.- The U.S. bishops have refuted the White Houseâs claim that they never supported health care reform in America.
âSince 1919, the United States Catholic bishops have supported decent health care for all and government and private action to advance this essential goal,â said Bishop Stephen E. Blaire of Stockton, Calif.
Bishop Blaire, who serves as chairman of the U.S. bishopsâ Committee on Domestic Justice and Human Development, responded to a recent statement by White House press secretary Jay Carney.
At a Feb. 13 press briefing, Carney was asked about the bishopsâ dissatisfaction with the Obama administrationâs contraception mandate. He replied, âI would simply note with regard to the bishops that they never supported health care reform to begin with, of which this is an important element.â
âThis is not the case,â countered Bishop Blaire on Feb. 14. âLong before the current battles, the Catholic Church was persistently and consistently advocating for this overdue national priority.â
During the recent debates over health care, the U.S. bishops said that universal, affordable health care was âan urgent national priority and moral imperative.â
The bishopsâ conference called for health care reform that is universal, protects human life, does not discriminate against immigrants and respects conscience rights.
Bishop Blaire explained that the bishops âopposed the final legislationâ because it failed to meet these standards.
He added that their judgment has been âsadly but clearly borne out by the failure of the law and the recent regulation to protect conscience and religious liberty.â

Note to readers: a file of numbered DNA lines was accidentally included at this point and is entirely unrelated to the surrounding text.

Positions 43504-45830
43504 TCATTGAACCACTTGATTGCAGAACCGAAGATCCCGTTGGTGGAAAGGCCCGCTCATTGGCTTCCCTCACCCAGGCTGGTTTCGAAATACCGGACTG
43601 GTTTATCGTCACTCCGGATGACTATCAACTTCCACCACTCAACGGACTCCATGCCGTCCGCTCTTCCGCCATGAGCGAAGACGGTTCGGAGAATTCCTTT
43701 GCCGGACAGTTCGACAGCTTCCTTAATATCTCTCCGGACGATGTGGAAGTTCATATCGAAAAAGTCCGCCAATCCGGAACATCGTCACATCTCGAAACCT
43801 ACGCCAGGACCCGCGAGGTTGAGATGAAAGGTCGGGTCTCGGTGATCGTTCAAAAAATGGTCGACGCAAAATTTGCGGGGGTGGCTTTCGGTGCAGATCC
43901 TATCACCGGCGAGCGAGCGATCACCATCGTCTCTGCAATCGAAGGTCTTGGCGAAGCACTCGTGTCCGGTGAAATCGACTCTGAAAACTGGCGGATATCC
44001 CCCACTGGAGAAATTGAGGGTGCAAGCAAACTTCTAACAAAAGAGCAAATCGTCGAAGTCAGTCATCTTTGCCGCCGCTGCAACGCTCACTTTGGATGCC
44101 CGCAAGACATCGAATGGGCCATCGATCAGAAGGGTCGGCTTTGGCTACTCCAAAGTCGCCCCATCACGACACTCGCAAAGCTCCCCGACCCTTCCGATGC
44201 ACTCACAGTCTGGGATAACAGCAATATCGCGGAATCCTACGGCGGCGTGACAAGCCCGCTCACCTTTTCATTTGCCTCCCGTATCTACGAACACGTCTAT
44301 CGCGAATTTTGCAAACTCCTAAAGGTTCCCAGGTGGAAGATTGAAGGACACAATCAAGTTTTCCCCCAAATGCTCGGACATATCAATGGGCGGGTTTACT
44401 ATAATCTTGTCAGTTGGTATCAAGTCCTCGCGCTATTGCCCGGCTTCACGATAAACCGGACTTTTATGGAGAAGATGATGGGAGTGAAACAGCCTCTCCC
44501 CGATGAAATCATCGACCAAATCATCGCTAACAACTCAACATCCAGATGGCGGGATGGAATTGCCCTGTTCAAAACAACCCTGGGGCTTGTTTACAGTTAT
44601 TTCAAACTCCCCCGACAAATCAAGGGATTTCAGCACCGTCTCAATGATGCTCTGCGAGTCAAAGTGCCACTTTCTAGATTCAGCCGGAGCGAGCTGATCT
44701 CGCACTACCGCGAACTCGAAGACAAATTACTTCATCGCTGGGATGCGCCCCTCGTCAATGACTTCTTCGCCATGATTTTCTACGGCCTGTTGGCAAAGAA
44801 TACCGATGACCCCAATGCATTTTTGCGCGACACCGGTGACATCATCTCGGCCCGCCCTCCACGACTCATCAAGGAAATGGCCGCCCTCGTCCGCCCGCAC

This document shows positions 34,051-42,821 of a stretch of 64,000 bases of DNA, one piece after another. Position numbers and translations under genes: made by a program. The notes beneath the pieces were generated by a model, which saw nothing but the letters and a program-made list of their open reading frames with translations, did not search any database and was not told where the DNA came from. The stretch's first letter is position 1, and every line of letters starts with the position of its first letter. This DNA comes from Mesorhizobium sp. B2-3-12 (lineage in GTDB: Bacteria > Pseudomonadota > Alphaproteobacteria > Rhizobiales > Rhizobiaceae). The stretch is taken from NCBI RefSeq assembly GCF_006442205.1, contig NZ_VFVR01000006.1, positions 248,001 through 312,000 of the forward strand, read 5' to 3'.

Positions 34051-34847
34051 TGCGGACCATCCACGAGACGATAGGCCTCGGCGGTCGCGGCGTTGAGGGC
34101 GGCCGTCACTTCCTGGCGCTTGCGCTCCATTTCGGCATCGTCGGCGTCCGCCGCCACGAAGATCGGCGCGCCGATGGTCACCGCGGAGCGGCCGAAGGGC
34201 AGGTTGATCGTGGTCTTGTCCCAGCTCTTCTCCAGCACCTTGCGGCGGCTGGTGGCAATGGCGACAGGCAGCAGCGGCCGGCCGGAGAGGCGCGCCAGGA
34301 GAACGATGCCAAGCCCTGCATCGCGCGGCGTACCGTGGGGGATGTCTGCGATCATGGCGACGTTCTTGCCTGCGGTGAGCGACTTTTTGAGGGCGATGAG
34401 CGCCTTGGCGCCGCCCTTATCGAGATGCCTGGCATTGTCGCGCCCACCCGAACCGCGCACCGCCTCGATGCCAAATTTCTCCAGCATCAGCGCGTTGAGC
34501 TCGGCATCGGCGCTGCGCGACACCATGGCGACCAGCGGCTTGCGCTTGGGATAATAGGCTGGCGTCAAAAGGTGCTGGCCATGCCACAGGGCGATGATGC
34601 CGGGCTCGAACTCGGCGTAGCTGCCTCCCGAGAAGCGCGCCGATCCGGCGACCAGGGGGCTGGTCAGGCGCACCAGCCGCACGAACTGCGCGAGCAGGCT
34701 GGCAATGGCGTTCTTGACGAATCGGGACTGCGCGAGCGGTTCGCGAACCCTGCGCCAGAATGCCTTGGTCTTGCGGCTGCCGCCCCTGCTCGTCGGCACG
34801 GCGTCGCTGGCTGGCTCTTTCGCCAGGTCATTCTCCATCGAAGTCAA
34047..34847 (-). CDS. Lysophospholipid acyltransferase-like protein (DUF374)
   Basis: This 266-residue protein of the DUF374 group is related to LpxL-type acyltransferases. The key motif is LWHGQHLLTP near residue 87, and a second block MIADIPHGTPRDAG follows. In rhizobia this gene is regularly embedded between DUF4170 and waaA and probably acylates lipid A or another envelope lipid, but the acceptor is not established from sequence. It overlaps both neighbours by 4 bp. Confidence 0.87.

The bishops had initially raised strong objections to a federal mandate announced Jan. 20 that required nearly all employers to purchase health insurance plans that cover contraception, sterilization and abortion-inducing drugs at no cost to employees.
They argued that the mandate did not include a sufficient religious exemption for those employers who held moral objections to such products and procedures.
President Barack Obama announced an âaccommodationâ on Feb. 10 that instead requires religious employers to purchase the same coverage from health insurance companies that will be required to provide the coverage in all plans they offer.
However, the bishops have argued that the new policy still fails to offer adequate protections for religious liberty.
Bishop Blaire called on those who have spoken falsely to correct their error and acknowledge the bishopsâ âlong and consistent record of support for health care which protects the life, dignity and consciences of all, especially the poor and vulnerable.â